Date of Submission

Summer 7-14-2016

Degree Type

Dissertation

Degree Name

Doctor of Philosophy in International Conflict Management (Ph.D. INCM)

Department

Conflict Management

Chair/Co-chair

Dr. Maia Hallward

Co-chair/Committee Member

Dr. Volker Franke

Committee Member

Dr. Christopher Pallas

Abstract

For the past 20 years, attacks against humanitarian staff have drawn increasing attention in the media and among academics and practitioners. Recently, high profile attacks against organizations such as Médecins Sans Frontières in Syria and Afghanistan have underscored the insecurity confronting humanitarian organizations. While most attention has focused on how external actors have increasingly targeted humanitarian organizations, few studies have examined the security decision-making processes within organizations. This research addresses the gap in the literature on humanitarian security decision-making by focusing on the internal dynamics that influence security related decisions. The research develops and applies the Organizational Security Risk Management Model based on theories of organizational decision-making in order to assess how certain behavioral and organizational characteristics influence decisions related to security management. The research identifies individual factors that seem to affect decision-makers’ perceptions and framing of security issues and describes and explains how organizations categorize and manage risk. The results indicate that organizational characteristics (funding source, size, structure, and mandate) affect strategic, tactical, and operational decisions such as the rigidity of policies, the role of the security manager or advisor, and level of autonomy in the field. Furthermore, the results indicate that decision-makers (security managers and advisors) often share similar backgrounds, such as exposure to a natural or manmade disaster as well as some affiliation with the United Nations, which likely shaped their views on security management. The results also suggest that organizations use similar processes to assess risks, but decisions to mitigate the various risks can transfer those risks recipients and local partners. The results also show how organizations in differing situations with varying levels of complexity can arrive at similar decisions.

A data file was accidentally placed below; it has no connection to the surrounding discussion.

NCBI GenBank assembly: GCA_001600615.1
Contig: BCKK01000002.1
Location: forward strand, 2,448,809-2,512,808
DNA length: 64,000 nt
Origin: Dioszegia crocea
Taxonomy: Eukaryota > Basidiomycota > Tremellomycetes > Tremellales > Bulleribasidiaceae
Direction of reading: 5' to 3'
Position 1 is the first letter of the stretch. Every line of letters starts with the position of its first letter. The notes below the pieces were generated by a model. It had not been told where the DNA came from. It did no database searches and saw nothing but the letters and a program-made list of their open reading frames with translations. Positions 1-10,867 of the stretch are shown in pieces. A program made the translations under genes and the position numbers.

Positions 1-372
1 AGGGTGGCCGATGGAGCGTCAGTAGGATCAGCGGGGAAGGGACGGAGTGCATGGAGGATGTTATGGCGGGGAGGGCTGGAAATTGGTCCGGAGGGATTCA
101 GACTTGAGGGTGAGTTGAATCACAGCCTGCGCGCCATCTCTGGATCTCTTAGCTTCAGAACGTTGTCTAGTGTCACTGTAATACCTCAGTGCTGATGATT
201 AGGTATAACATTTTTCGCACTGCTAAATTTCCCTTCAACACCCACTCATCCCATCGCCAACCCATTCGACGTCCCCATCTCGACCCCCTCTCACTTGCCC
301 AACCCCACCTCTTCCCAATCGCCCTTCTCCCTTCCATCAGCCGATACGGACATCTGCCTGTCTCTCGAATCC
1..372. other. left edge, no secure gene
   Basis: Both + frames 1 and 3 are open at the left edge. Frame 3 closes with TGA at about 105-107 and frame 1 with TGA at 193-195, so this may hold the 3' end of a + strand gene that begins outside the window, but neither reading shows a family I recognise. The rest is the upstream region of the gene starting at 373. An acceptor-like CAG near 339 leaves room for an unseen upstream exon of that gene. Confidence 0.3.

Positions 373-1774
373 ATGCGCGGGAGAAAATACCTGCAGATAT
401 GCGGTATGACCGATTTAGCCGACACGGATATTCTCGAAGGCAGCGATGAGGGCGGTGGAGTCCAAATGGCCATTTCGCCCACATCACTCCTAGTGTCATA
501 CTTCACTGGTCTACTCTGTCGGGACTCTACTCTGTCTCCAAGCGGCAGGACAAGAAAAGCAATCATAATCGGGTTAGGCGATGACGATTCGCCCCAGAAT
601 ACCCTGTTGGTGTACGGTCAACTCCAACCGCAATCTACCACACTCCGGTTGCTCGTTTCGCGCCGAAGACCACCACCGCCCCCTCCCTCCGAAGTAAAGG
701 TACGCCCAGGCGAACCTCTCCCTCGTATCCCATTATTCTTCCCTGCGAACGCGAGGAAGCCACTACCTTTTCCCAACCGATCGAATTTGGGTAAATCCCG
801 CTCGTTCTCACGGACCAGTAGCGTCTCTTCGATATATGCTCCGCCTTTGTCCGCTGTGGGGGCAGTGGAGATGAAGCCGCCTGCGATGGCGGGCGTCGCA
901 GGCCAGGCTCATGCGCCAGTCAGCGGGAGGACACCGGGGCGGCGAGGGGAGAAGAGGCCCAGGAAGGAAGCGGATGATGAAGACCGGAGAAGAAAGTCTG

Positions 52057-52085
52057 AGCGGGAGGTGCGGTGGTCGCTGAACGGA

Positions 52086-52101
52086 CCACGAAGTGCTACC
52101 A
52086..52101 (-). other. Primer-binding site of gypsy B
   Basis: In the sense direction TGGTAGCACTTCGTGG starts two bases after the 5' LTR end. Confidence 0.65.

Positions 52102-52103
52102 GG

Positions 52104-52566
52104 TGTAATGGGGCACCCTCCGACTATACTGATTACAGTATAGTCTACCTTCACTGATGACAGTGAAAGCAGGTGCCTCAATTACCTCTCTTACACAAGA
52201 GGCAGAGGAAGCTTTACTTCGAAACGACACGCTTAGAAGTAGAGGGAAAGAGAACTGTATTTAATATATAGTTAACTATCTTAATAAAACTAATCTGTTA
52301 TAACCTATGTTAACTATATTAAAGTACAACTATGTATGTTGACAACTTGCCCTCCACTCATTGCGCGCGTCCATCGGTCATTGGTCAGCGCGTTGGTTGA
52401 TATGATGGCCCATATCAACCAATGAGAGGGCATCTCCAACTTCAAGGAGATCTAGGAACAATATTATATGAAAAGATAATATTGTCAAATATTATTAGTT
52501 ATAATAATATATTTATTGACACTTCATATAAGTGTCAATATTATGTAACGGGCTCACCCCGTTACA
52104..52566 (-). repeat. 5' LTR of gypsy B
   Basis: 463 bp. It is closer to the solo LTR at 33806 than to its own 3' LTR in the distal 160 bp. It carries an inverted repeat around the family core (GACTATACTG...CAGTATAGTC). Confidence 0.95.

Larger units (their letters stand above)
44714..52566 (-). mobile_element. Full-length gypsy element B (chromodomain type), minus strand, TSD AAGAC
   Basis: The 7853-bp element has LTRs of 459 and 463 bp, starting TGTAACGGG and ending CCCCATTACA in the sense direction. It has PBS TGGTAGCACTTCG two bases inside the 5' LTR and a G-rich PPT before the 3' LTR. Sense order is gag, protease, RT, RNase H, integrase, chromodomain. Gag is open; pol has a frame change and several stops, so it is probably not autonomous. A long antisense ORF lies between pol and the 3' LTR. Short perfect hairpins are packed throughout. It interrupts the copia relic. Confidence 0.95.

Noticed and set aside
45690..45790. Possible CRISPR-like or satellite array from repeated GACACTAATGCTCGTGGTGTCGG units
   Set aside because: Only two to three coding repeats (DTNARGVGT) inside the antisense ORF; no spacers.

Available for download on Tuesday, July 14, 2026

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